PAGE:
I have been fortunate to experience and overcome traumatic, repressed pain and lifesaving neuroses. The repressed pain propelled my unusual journey in my search for a normal life and eventually I could share love, care and sanity with other human beings. With a lot of luck in a very competitive world I was given the chance to learn, the hard way, to fight myself to both mental and physical health. The result was “not perfect, but with excellent constituents”. When my neuroses did not dissociate me from my real needs, my life became, eventually, easy to understand and to live.

    Is the official elimination of the word neurotic a sign of how deep the general pain/neurosis is? It seems to be an evolutionary part of the Birth of Our Culture. Properly used and interpreted, the word neurotic is an excellent description of much of the behavior we, daily, “see” around us.

    Jan Johnsson

    1. Art,

      Like Sartre I don’t like official honors. However, since your personal comment not will be considered an official honor, I feel proud to accept it. My own Simone de Beauvoir, Eva, (who helps me keep my primal life experiences straight and simple, making them possible to understand for non-insiders of “Evolution in Reverse”), gave me the following comments:

      “I like your description of how you, eventually, managed to understand your neuroses. You discovered them and understood them after you had experienced and made contact with your pain. You only knew that you had been neurotic, when you no longer needed to filter out your pain with the help of neuroses.
      All around us, we have built up a value system that makes it easy or at least possible, to live with our neuroses, which probably very few see through. After you have seen through this value system, after a lot of pain, you find it easier to be part of it.
      Yor comments, I think, show that you changed during the year I have followed what you think and write. The comments may be a sign of resignation, but the conclusion is very positive. You know what you do! Eva”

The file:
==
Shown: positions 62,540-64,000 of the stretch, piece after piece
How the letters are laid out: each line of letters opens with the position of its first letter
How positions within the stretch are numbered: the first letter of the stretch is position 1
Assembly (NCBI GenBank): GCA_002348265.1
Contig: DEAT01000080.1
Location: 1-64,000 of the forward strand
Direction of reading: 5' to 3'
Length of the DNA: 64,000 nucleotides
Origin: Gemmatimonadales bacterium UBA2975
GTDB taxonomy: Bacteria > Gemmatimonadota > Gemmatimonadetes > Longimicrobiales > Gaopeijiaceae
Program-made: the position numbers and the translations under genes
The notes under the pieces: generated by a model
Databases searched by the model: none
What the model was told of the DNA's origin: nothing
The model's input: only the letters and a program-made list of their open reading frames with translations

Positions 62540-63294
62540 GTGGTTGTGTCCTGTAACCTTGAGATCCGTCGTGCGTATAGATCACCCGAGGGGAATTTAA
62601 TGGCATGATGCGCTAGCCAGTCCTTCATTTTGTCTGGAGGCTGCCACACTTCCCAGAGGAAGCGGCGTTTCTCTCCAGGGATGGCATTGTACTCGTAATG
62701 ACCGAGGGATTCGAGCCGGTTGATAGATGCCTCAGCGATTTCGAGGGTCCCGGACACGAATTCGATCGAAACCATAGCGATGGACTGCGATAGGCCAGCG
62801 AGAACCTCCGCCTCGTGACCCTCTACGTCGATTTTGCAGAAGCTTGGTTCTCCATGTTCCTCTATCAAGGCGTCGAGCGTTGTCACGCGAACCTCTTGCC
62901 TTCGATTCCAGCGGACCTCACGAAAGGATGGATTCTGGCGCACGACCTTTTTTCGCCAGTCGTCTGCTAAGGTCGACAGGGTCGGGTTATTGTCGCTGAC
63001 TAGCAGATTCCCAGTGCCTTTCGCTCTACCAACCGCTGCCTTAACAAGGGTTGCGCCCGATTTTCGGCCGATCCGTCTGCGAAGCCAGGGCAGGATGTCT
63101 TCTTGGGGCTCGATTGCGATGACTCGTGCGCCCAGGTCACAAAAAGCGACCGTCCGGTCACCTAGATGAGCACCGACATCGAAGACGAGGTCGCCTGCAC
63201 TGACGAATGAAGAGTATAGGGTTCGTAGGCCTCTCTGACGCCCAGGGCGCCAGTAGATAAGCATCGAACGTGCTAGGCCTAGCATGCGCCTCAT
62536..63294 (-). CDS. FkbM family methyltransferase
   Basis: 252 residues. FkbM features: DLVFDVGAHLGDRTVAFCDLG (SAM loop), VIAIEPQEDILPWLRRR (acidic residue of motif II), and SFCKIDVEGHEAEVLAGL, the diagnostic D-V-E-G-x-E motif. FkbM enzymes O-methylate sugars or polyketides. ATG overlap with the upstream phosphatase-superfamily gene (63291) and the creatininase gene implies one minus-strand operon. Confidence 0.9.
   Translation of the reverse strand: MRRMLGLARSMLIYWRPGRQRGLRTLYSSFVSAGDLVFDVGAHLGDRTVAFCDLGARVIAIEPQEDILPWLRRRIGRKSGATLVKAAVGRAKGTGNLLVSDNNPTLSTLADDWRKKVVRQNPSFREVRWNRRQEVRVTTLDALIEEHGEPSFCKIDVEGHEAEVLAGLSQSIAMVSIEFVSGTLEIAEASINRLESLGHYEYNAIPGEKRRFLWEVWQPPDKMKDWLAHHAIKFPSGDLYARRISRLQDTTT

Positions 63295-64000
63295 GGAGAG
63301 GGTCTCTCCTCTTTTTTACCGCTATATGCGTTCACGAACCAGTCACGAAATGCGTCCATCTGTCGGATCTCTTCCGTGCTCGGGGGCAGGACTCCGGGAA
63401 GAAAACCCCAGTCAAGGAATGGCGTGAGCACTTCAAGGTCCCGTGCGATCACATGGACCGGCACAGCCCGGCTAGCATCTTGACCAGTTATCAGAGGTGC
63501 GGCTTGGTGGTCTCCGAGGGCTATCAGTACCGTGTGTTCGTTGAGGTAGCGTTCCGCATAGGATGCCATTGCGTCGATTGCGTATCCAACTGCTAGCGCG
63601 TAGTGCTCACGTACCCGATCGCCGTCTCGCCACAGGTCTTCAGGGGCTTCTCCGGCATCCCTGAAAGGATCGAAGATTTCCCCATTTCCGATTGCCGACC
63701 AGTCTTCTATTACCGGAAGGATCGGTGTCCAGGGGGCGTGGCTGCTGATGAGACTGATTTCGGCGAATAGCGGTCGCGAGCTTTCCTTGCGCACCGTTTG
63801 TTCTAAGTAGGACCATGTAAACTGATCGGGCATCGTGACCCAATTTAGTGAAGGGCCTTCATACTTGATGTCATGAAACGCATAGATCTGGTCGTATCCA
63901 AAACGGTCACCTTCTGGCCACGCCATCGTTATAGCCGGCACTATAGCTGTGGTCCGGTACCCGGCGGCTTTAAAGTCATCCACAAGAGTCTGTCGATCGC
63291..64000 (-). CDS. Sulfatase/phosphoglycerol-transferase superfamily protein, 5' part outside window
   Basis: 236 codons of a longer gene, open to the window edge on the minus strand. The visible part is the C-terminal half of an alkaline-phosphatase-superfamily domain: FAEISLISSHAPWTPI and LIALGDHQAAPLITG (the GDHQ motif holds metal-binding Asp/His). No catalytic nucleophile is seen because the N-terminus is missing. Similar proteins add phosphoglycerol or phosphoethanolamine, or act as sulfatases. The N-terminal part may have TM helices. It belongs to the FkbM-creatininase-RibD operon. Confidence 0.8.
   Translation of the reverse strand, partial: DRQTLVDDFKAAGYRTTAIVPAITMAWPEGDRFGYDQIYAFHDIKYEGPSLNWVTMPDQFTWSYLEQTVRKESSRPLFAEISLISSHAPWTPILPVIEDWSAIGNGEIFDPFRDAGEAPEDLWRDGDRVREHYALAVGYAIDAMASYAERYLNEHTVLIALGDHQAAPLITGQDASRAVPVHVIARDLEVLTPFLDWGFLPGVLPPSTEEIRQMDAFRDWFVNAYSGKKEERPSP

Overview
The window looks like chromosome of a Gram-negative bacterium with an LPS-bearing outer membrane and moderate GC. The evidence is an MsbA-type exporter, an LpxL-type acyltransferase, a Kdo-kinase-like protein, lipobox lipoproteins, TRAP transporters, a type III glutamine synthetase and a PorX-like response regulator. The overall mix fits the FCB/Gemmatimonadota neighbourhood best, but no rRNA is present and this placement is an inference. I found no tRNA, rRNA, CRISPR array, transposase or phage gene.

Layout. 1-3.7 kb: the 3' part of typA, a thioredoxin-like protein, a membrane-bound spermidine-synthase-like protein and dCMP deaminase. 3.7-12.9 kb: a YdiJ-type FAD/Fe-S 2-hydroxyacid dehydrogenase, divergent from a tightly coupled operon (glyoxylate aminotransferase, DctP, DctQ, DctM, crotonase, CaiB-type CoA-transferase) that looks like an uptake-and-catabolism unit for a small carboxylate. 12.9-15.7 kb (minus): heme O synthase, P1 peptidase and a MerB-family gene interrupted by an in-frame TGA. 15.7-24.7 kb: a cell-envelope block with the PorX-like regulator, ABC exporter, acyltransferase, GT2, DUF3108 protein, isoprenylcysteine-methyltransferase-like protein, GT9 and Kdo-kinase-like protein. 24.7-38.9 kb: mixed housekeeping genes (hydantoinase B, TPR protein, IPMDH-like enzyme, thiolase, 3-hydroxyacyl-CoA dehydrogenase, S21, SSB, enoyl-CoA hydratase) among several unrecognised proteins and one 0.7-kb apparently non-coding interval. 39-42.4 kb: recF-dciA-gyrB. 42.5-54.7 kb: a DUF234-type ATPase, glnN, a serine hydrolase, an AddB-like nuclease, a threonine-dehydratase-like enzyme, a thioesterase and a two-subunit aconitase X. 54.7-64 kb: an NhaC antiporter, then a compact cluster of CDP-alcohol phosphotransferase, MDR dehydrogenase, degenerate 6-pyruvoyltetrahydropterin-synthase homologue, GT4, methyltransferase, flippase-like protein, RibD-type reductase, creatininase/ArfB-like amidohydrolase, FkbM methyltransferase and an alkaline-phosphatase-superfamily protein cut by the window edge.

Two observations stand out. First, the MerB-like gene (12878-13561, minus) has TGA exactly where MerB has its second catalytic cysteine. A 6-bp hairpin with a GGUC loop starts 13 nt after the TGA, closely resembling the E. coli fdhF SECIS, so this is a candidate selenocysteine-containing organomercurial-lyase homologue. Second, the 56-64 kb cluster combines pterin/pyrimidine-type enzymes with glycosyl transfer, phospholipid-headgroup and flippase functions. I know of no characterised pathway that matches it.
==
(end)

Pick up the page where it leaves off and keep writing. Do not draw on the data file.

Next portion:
I’m trying to become a writer who does therapies, not a therapist who writes!



      What did you mean with your question “Jan: Do you still want to dance?”


    2. Jan: She seems so insightful. Keep her close. art

  3. Hi Mister Janov,
    I think that you are a good person because you write so lot of love which I would call the "bred"
    of psichis. You are very logical and intelligent you understand so lot of reality.

  4. I've struggled with depression since my mid-teens. One thing I've resented more and more as time goes on is growing up with a mom who sort of forced laughter and being happy. I've never even really talked to her about feeling depressed, even after a suicide attempt landed me in the hospital. Now, I can easily be accused of concealing my true feelings under a disguise of niceness and affability.

    I would love to one day get to the root of feeling depressed, anxious, and irritable. Often the depression comes from receiving or achieving something and realizing that it didn't really do what I thought it would do for me.

    1. Rjkingman: Let us know if we can help. art

    2. In teenage years the expectations in school, social and family life, physiological changes, third line brain development...
      all this i think is causing the depression.